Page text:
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President Obama Signs Violence Against Women Act Reauthorization

President Obama Signs Violence Against Women Act Reauthorization

March 8, 2013 — At a public ceremony surrounded by women's rights advocates, abuse survivors and lawmakers, President Obama on Thursday signed into law a bill (S 47) to reauthorize and expand the Violence Against Women Act, the New York Times' "The Caucus" reports (Calmes, "The Caucus," New York Times, 3/7).

The measure authorizes $660 million annually over the next five years for victim advocacy groups and programs that prosecute sexual assault and domestic abuse cases and assist survivors. It also prohibits such organizations and programs from discriminating against lesbian, gay, bisexual and transgender individuals and grants authority to tribal courts to hear cases involving non-Native Americans accused of assaulting Native American women on reservations (Women's Health Policy Report, 3/1).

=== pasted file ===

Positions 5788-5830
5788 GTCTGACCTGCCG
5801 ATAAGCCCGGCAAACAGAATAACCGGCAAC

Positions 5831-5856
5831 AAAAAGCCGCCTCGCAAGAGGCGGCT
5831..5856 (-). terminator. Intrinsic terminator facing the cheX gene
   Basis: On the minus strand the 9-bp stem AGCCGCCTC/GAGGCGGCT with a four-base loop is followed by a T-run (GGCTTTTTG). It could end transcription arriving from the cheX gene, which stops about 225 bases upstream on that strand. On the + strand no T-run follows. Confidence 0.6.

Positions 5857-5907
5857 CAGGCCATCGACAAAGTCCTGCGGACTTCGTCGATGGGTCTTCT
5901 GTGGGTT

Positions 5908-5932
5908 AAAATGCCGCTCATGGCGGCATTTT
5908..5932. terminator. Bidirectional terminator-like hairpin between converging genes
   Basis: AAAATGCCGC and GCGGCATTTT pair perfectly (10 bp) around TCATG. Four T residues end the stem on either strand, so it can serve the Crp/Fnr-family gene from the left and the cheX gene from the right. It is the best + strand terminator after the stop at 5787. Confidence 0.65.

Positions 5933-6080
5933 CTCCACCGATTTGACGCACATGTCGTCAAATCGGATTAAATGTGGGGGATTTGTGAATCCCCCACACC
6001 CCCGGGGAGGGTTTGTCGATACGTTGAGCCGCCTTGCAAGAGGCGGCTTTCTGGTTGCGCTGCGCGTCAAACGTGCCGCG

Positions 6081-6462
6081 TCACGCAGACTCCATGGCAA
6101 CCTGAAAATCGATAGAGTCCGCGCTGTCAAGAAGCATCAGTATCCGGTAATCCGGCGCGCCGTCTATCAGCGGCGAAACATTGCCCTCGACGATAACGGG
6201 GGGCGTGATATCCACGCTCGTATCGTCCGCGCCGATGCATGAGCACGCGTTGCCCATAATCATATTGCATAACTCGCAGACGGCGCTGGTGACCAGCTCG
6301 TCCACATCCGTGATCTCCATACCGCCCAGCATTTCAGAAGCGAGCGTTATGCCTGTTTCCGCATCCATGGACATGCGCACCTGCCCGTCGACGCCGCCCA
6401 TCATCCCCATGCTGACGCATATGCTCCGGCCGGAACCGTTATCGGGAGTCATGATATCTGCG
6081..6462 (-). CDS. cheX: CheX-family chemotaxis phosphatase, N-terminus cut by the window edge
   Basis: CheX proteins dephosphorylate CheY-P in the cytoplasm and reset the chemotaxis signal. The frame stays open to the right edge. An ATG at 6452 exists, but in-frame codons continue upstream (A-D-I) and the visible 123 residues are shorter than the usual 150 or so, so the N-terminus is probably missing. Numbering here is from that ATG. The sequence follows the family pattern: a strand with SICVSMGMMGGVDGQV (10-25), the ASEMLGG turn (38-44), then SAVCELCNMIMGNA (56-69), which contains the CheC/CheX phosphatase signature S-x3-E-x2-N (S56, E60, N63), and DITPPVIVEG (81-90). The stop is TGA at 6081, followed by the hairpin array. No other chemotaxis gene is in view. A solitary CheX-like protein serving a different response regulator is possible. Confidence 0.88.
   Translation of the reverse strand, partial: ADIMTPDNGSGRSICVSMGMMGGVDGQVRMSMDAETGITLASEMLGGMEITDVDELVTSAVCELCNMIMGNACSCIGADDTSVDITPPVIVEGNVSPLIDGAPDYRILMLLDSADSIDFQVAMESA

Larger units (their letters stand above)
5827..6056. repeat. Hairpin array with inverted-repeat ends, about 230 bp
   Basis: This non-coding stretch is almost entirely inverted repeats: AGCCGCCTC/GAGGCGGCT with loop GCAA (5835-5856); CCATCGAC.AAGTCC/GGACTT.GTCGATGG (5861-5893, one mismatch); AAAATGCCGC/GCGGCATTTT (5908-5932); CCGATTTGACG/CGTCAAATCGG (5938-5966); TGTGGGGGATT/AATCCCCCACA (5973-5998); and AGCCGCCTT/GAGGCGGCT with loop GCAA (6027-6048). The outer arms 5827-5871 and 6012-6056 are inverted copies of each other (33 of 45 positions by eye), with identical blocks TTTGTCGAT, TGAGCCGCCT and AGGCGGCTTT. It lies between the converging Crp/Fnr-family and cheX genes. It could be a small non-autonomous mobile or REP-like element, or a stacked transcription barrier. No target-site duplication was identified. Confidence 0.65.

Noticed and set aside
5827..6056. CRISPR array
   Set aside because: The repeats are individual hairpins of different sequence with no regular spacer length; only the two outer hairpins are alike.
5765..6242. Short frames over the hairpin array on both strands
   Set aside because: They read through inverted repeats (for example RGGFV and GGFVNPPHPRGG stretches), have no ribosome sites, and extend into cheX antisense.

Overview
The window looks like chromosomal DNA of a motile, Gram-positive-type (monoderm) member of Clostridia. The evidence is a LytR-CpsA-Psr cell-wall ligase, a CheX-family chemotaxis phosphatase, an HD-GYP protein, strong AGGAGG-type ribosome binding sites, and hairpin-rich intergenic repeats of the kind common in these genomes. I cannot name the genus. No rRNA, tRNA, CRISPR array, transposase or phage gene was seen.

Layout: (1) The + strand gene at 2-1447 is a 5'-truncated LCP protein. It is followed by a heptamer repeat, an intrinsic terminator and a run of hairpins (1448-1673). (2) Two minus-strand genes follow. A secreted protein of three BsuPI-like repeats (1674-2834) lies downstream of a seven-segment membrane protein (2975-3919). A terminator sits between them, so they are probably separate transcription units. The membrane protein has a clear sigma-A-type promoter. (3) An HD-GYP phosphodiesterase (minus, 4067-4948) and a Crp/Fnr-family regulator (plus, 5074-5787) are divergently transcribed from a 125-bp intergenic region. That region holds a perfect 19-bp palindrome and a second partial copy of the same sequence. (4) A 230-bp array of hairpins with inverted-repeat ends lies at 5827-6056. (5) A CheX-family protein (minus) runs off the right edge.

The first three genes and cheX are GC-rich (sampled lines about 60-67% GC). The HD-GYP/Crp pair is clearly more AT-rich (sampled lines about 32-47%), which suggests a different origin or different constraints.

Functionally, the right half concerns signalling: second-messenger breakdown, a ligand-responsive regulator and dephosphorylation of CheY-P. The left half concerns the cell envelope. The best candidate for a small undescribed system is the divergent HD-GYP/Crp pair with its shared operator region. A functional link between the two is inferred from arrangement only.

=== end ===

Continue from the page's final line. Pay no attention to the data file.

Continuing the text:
Obama said, "We've made incredible progress since 1994," when VAWA was first enacted, "but we cannot let up -- not when domestic violence still kills three women a day, not when one in five women will be a victim of rape in [her] lifetime, not when one in three women is abused by a partner" ("The Caucus," New York Times, 3/7).

Obama also highlighted the fact that the bill passed with bipartisan support. Several Republican lawmakers attended the signing ceremony (Jackson, USA Today, 3/7).

Vice President Biden -- the original sponsor of the 1994 bill -- said, "We've all focused on the tragic gun violence that has been in the news lately," adding, "From 2009 to 2012, 40 percent of the mass shootings in America ... where there's four or more people who have been shot, the target has been a former intimate partner or a close family member" ("The Caucus," New York Times, 3/7).

Biden continued, "With all of the law's success, there are still too many women in this country who live in fear of violence" (Epstein, Politico, 3/7).

The ceremony took place as the Department of Justice released a report finding that sexual assault of women and girls has declined by 58% in the past 15 years, which advocates credited to VAWA (Henderson, Washington Post, 3/7).